Florida Officials Implement Curfew After Looters Target Local Businesses Affected by Hurricane Ian

by Chris Haney
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(Photo by Lokman Vural Elibol/Anadolu Agency via Getty Images)

As of Wednesday night, Florida officials in Fort Myers have implemented a 6 p.m. curfew following reports of looters ransacking local businesses as Hurricane Ian raged on. Officials are still weighing the aftermath of what’s been one of the strongest storms in American history, and looting has become an added concern in the area.

Hurricane Ian made landfall early Wednesday in the beachside city of Fort Myers. The Category 4 hurricane has already wreaked havoc in the region as officials review the infrastructure damage and tally the death toll. The state of Florida has already confirmed around 700 rescues of stranded citizens. Many were stuck in flooded areas, including in Fort Myers and Orlando.

In the aftermath of Hurricane Ian, Lee County officials shared that some individuals have stooped to looting local businesses. Therefore officials have activated the county-wide curfew that impacts more than 413,000 citizens. The looters defied authorities’ warnings that “looting and violence” in the wake of Hurricane Ian would “not be tolerated.”

On Wednesday night, Lee County Manager Roger Dejarlais spoke with reporters and announced the curfew. The curfew covered all cities in his jurisdiction, which includes Fort Myers. The area took the brunt of the hurricane’s damage after hitting land. Later, it moved northeast toward communities like Orlando and Jacksonville.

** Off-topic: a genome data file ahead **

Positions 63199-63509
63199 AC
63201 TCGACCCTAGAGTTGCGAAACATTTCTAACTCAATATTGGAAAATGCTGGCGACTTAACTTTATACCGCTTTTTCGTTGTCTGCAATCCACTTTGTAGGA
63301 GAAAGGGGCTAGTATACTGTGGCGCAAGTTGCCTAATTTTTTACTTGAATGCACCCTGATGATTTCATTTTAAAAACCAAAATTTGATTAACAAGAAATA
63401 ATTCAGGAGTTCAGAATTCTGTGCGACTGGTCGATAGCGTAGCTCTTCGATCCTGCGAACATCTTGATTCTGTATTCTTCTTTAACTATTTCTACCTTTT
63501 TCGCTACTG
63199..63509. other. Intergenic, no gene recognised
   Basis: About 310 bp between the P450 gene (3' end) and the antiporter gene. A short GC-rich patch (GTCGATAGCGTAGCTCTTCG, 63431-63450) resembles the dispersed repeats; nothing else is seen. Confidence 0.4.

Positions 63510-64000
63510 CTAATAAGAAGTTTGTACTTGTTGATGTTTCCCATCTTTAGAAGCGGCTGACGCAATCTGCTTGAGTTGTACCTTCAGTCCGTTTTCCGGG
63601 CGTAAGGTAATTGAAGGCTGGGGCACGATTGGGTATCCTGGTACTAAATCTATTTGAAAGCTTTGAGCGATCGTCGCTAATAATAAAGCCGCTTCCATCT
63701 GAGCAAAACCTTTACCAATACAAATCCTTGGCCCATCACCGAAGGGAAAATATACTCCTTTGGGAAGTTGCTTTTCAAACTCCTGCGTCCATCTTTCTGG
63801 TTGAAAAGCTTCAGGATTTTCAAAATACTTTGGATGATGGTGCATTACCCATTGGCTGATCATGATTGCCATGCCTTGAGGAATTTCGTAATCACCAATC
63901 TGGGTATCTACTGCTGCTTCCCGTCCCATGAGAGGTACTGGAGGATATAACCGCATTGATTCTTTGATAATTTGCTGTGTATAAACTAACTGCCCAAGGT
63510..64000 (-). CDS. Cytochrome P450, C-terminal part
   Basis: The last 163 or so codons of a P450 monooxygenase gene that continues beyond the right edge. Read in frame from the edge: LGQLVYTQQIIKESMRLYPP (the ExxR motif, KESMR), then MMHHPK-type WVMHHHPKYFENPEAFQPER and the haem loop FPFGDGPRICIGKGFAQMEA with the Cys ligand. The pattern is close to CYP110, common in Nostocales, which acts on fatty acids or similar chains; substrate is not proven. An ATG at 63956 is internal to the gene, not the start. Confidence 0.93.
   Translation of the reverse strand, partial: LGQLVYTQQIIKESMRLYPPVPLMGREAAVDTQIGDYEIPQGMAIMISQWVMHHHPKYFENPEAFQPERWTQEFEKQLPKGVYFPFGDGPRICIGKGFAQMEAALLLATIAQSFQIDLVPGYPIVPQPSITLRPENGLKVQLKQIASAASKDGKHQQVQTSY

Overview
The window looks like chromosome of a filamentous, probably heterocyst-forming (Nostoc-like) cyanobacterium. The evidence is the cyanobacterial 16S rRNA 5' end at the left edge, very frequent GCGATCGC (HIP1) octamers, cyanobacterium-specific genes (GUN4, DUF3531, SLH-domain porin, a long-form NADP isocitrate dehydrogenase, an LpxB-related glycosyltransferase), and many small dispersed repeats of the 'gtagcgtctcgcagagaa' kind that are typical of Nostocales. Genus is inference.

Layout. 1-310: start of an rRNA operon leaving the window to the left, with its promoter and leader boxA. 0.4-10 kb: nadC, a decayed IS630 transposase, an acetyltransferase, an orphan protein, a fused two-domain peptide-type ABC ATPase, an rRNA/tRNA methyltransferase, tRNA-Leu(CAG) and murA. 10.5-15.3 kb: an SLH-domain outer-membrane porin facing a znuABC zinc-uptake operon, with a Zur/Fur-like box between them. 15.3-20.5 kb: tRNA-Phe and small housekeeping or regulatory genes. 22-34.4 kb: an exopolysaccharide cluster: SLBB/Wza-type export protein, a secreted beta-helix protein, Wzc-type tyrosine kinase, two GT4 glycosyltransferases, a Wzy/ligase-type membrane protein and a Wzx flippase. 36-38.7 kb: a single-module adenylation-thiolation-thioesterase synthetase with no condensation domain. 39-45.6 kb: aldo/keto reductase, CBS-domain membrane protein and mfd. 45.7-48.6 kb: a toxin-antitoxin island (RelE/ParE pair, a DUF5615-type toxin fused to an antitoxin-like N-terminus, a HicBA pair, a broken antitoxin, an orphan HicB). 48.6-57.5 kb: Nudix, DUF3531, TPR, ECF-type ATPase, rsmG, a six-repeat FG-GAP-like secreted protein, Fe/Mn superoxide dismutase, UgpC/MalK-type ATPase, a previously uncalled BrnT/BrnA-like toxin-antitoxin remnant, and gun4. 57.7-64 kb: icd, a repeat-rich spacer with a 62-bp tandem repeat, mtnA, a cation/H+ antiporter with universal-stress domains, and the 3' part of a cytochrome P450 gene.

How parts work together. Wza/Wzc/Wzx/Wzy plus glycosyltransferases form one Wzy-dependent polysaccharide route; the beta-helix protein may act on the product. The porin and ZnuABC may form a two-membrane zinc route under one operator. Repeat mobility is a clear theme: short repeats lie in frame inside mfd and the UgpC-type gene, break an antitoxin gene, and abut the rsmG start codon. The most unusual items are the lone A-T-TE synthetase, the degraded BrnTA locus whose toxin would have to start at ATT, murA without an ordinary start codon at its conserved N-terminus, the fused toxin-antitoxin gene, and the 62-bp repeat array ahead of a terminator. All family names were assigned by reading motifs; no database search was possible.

Dejarlais’ announcement included a warning to potential looters that the county had “a zero tolerance policy for looting and violence.” He added that the curfew would stay in place “until further notice.” Some exceptions are being made with the curfew. Those include work-related exceptions for healthcare workers, grocery shopping, and school.

“Our community has been, in some respects, decimated,” DesJarlais said during the late-night briefing on Wednesday.

Officials Detail Looting in the Aftermath of Hurricane Ian

During the Roger Dejarlais’ briefing, he shared details of homes flooded with water and debris scattered throughout the area. The county head shared that officials still aren’t sure of “the full extent of the damage” from Hurricane Ian.

Dejarlais added that officials are still searching for hundreds of missing people that are feared dead. Additionally, he announced the curfew after revealing that some individuals have taken part in looting and other crimes.

“Earlier today, when law enforcement was unable to respond because of weather conditions … there was a break-in on Cleveland Avenue,” DesJarlais explained. “There was looting and there was a group of people, don’t know a lot about it yet, who just had their way.”

In the press conference, the county head said that looters targeted a gas station. That prompted officials to take action as the city ordered the curfew. Following a conversation with Lee County Sheriff Carmine Marceno, DesJarlais agreed to issue the curfew that evening.

Further, rescue officials are having difficulties reaching those in need due to the inclement weather from Hurricane Ian. Rescuers have not been able to get to certain affected areas to assess the damage and save those that are stranded.

“We don’t know yet. The storm is too strong,” DesJarlais said. “We don’t know yet, the extent of damage to our local infrastructure.”

As of now, DesJarlais shared that the curfew is in place “until further notice.” However, he also mentioned a potential 48-hour time limit on it. The curfew includes unincorporated Lee County and all of its cities. Yet there is one exception and that’s the town of Estero. DesJarlais said Estero officials could not be reached at this time. 

Outsider.com